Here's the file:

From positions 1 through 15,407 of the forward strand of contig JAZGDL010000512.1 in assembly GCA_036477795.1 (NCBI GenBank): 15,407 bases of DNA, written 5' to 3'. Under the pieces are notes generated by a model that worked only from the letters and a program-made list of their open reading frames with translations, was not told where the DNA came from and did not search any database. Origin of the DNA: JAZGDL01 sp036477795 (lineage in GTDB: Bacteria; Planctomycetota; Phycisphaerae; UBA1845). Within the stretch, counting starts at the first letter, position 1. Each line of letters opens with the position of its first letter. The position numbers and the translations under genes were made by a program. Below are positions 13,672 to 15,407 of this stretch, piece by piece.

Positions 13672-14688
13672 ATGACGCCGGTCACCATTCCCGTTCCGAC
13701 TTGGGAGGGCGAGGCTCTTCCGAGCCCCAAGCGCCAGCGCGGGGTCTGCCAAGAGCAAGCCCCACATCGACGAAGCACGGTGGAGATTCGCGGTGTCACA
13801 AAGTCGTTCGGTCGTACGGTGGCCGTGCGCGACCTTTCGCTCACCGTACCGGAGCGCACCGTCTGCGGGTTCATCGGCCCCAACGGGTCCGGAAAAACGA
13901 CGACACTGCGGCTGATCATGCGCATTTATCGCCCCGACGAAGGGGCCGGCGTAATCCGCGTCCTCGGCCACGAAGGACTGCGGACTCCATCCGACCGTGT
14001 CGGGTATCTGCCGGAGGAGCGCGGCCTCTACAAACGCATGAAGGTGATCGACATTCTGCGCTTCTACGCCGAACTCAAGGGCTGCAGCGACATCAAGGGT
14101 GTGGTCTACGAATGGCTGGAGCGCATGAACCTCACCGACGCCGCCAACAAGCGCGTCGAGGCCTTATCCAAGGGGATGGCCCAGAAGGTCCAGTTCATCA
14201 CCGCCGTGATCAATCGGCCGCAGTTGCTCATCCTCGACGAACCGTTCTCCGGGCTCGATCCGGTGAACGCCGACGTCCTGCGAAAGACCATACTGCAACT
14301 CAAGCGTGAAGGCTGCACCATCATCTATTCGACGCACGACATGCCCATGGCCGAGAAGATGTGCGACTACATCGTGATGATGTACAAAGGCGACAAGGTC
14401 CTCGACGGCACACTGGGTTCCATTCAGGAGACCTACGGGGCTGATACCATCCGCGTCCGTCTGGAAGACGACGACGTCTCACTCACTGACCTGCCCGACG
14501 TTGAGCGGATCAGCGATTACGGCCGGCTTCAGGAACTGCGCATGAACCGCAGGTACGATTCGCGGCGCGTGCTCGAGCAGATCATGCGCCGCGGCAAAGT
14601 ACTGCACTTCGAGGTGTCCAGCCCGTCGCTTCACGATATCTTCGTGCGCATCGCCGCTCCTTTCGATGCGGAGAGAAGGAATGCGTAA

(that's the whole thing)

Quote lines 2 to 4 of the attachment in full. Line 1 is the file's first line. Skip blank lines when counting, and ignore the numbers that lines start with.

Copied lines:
Positions 13672-14688
13672 ATGACGCCGGTCACCATTCCCGTTCCGAC
13701 TTGGGAGGGCGAGGCTCTTCCGAGCCCCAAGCGCCAGCGCGGGGTCTGCCAAGAGCAAGCCCCACATCGACGAAGCACGGTGGAGATTCGCGGTGTCACA